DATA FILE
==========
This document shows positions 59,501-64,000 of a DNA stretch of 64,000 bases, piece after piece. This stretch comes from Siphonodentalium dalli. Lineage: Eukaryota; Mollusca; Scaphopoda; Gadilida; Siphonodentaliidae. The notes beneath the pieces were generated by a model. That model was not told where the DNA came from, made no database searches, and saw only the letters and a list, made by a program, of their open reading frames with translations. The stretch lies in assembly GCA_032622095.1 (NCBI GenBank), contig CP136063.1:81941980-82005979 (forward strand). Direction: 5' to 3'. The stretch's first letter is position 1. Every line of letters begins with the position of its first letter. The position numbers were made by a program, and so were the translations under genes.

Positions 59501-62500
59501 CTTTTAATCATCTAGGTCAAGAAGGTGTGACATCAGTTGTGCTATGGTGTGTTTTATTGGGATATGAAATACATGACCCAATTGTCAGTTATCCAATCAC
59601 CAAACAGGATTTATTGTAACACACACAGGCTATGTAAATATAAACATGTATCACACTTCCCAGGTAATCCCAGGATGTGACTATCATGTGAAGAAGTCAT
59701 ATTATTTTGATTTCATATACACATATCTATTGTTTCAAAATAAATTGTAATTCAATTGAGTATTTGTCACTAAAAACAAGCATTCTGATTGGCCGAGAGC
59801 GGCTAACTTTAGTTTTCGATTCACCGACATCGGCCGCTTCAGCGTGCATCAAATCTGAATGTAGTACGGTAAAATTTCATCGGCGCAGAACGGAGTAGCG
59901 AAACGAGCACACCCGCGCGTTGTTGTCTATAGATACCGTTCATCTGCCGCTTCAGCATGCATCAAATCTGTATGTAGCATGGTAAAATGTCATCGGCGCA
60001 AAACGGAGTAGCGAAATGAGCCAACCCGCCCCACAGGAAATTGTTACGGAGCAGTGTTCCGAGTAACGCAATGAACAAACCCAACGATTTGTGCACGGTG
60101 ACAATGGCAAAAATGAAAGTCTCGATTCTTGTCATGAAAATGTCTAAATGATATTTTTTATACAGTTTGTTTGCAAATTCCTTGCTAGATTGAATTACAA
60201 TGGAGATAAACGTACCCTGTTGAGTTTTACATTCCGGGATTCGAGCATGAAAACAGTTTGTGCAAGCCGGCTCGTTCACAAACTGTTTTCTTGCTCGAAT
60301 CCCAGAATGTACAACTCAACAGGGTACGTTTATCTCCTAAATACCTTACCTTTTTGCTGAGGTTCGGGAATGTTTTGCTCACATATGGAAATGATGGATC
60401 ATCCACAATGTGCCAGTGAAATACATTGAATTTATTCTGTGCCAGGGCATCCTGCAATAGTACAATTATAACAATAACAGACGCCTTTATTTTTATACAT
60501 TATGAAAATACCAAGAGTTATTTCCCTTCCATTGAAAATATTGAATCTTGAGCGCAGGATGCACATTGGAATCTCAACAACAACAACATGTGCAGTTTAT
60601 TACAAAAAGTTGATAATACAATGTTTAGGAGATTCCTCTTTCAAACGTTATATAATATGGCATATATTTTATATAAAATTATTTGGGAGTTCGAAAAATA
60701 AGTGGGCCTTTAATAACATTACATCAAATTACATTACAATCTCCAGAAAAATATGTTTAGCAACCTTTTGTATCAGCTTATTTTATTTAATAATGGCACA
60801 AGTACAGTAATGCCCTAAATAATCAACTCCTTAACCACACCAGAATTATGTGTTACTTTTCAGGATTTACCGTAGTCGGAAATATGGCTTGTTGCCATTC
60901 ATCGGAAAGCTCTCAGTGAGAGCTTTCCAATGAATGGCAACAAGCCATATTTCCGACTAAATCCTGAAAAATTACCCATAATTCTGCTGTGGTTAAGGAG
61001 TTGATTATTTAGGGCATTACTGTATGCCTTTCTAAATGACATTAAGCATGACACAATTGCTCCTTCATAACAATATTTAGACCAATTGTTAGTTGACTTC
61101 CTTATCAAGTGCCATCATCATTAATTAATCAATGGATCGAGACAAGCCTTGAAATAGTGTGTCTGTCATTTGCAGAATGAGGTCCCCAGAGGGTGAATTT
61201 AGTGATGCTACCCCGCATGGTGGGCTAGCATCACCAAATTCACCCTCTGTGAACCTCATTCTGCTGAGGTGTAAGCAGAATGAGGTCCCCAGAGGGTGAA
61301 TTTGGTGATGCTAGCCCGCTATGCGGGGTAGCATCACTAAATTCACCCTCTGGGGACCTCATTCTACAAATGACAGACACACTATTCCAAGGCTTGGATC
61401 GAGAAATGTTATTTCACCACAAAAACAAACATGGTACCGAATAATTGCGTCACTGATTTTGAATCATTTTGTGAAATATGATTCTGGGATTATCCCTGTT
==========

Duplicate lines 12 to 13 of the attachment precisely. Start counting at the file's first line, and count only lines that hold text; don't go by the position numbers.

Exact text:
60401 ATCCACAATGTGCCAGTGAAATACATTGAATTTATTCTGTGCCAGGGCATCCTGCAATAGTACAATTATAACAATAACAGACGCCTTTATTTTTATACAT
60501 TATGAAAATACCAAGAGTTATTTCCCTTCCATTGAAAATATTGAATCTTGAGCGCAGGATGCACATTGGAATCTCAACAACAACAACATGTGCAGTTTAT